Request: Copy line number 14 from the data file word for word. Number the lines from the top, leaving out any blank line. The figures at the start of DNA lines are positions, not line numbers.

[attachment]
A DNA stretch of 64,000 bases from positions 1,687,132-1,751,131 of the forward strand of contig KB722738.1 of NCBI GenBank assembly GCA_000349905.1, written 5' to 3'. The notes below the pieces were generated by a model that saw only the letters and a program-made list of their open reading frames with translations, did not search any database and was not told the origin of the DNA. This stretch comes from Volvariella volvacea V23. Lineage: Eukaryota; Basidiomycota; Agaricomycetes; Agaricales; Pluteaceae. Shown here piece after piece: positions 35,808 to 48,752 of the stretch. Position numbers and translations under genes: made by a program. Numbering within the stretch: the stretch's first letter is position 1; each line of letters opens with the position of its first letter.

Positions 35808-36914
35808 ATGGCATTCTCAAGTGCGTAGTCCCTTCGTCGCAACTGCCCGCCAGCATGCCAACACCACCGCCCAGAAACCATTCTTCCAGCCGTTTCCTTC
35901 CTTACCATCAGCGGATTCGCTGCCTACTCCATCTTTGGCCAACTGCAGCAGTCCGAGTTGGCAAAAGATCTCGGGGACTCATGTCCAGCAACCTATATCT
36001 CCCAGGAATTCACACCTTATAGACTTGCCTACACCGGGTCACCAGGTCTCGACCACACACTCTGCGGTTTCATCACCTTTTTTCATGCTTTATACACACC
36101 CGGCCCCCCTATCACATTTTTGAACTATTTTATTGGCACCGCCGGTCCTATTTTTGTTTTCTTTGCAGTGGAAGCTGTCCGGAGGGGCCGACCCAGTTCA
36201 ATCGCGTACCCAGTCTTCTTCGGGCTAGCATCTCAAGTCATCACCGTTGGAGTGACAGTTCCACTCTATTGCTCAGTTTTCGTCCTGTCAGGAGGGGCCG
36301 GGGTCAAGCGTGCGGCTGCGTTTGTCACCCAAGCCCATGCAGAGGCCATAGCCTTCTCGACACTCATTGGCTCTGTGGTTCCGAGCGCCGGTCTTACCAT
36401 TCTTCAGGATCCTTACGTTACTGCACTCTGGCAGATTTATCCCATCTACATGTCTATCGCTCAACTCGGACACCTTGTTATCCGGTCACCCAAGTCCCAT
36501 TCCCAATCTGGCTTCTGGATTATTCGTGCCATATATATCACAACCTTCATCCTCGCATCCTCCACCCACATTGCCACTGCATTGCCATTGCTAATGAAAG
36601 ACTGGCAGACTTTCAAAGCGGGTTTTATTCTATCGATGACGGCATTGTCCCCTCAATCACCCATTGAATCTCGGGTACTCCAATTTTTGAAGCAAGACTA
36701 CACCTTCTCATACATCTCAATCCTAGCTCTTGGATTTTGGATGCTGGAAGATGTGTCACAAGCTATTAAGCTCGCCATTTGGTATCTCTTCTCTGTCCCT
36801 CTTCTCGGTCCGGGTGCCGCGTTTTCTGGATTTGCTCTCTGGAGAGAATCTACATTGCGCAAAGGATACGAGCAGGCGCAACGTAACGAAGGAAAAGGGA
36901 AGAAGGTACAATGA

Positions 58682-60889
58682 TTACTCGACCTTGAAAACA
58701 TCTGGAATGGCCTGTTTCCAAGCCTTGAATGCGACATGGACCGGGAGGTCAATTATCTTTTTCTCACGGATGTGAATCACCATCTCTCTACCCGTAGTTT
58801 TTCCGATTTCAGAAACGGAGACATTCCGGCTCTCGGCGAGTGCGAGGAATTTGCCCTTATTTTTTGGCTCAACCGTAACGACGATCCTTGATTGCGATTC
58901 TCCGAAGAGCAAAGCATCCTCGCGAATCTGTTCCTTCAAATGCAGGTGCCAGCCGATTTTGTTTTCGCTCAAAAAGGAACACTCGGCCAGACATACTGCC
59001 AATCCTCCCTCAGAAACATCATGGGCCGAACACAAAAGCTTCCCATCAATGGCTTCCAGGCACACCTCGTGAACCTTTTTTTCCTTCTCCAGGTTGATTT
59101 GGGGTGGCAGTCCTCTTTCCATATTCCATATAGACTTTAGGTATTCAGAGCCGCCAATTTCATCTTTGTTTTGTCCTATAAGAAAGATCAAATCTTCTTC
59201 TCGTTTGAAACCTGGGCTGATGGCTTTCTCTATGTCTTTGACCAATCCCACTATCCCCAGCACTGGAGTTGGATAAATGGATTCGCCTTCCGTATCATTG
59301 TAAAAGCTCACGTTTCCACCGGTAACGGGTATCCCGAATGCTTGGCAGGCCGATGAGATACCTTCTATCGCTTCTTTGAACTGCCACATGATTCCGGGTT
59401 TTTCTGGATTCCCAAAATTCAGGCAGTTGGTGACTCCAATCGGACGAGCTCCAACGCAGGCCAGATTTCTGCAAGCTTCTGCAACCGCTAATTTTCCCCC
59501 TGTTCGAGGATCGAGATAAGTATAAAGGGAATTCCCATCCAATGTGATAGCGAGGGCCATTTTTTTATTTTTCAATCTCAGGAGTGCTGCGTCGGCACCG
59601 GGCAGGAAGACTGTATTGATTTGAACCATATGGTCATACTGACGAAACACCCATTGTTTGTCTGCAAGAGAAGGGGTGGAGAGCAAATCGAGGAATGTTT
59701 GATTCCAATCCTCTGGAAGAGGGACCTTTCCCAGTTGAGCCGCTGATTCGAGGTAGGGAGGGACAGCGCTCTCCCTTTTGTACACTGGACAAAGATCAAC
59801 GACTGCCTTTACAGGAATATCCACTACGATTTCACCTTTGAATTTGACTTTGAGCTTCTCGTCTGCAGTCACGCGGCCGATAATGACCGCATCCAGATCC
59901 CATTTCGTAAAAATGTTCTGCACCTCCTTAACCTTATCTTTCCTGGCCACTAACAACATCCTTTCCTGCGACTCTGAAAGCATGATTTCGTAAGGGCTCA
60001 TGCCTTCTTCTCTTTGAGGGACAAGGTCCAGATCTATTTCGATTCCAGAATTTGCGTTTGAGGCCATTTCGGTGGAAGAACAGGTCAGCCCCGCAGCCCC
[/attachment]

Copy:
36901 AGAAGGTACAATGA